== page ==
More than half (52%) of business travellers believe artificial intelligence can make business trips safer, research released today reveals.
The use of technologies such as predictive risk alerts around natural disasters, for example, would decrease the risk of business travel.
Another big expectation of AI was that it would be the engine room of a more personalised experience, with three quarters of those polled saying that they believed this would be the case.
Despite this, the research identified a gap between what respondents thought AI should be able to do and their willingness to share data.
The most popular types of data people were prepared to share were email (54%), travel preferences (52%) and their gender (46%).
The data people were reluctant to share included residence (25%), biometrics (27%) and phone number (33%).
The poll covered 527 business travellers in April.
Chris Baker, senior vice president and managing director EMEA North for travel and expense management firm SAP Concur which commissioned the study, said: “Business travellers foresee a lot of potential in how AI can power the next generation of travel. From safety to preference, AI will change the very core of the travel experience for the better.
“And yet, the results reveal a trust issue that could be detrimental to these visions becoming a reality.
“AI systems need data in order to learn. Without data they aren’t able to improve and, at the moment, it seems that people are not willing to share data – biometrics aside – that they happily swap via social platforms on the internet every day of the week.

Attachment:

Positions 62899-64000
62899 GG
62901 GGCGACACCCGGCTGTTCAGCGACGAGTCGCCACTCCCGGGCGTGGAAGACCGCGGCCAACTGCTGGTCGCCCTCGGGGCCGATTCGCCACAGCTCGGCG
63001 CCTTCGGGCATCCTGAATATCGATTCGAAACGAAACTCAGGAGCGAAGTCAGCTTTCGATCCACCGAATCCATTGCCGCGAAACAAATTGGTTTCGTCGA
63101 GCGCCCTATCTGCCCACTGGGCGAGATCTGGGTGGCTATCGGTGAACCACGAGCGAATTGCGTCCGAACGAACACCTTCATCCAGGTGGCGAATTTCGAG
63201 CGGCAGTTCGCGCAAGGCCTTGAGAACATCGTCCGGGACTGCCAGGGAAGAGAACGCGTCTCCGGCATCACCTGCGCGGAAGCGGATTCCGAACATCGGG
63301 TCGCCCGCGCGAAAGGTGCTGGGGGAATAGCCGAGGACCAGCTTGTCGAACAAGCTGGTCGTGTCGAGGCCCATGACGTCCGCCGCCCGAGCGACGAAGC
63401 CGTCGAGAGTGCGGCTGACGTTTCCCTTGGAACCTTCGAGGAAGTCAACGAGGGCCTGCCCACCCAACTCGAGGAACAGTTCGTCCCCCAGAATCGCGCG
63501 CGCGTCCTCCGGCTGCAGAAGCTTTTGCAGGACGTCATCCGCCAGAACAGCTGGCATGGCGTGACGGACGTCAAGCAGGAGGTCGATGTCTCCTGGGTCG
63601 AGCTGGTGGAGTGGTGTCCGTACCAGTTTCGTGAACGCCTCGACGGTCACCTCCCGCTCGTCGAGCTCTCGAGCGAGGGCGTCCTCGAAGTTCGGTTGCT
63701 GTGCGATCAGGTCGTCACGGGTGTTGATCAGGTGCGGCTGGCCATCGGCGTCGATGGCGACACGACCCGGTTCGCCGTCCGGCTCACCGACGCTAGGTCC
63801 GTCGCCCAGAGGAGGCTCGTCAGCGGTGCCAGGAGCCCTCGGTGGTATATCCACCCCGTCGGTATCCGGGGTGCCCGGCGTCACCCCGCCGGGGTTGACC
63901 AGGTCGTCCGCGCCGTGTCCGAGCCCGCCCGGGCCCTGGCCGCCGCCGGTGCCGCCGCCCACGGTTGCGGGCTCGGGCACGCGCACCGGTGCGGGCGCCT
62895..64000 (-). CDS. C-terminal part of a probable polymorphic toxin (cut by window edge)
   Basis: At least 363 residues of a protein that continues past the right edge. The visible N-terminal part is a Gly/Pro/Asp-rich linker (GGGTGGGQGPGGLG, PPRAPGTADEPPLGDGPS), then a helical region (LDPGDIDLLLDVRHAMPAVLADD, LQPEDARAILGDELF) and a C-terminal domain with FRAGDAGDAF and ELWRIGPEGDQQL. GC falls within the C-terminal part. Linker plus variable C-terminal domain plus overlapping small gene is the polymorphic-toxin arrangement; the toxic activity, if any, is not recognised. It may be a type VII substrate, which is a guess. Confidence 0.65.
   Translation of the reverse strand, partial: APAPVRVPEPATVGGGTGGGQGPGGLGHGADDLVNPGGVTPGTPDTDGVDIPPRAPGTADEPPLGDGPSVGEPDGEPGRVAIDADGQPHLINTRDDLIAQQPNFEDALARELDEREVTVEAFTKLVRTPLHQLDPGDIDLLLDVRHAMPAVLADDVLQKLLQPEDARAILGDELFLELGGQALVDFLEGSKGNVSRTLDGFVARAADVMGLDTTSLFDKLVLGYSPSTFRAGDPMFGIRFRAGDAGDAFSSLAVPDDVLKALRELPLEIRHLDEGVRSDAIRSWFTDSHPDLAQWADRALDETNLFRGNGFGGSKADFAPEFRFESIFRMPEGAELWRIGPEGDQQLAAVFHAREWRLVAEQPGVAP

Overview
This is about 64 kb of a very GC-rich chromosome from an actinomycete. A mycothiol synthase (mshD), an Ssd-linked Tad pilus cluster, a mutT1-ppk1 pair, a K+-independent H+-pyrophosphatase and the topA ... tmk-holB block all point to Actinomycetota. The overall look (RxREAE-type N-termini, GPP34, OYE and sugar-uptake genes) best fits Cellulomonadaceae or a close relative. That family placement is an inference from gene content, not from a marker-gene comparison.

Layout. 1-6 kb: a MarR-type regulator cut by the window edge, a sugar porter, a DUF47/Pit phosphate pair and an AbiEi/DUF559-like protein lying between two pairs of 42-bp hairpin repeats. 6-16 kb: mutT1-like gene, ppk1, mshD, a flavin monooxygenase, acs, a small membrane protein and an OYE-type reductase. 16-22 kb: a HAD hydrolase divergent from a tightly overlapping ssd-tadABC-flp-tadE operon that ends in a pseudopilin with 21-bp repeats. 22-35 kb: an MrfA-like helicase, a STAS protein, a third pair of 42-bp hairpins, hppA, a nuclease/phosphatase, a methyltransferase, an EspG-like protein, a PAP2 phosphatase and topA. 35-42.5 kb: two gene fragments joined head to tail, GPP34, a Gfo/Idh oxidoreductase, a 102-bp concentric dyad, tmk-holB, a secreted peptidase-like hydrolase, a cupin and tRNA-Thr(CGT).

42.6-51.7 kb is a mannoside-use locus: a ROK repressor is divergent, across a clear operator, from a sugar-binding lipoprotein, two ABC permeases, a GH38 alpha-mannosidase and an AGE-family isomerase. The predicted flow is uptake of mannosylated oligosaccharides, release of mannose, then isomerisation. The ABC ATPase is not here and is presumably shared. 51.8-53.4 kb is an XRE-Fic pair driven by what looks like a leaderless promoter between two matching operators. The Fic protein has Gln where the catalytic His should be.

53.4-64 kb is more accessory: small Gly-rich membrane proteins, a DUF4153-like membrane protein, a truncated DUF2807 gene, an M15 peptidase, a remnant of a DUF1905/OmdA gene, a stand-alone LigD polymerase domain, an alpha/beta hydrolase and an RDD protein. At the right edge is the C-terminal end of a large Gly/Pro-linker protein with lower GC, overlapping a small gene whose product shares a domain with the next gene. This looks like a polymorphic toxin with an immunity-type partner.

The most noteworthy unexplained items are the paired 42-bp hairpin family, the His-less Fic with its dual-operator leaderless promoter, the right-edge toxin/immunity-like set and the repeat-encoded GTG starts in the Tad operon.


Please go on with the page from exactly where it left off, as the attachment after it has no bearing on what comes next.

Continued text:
“Companies building AI systems have to demonstrate that data privacy, protection and governance is at the core of their offering. It’s their responsibility to show they can be trusted because unless they win consumers over, the scope of AI to deliver on user expectations will be fundamentally impinged,” Baker continued.
When asked to imagine that their future business trip was supported by AI, respondents outlined automated travel expensing (23%), automated recommended actions based on events such as flights being cancelled (19%) and personalised recommendations relating to restaurants (18%) as their top three perceived advantages.
Twelve per cent said that they thought chat bots for travel bookings would be beneficial.
This is perhaps not surprising as chat bots were the third type of AI platform that sprung to people’s minds when they thought of AI. First and second were voice assistants (64%) and language-capable robots (50%).
Baker added: “That 92% of respondents indicated that they had already interacted with some form of AI demonstrates how embedded the technology is becoming in everyday life.
“The challenge now is to utilise these platforms in order to deliver tangible benefits to travellers.”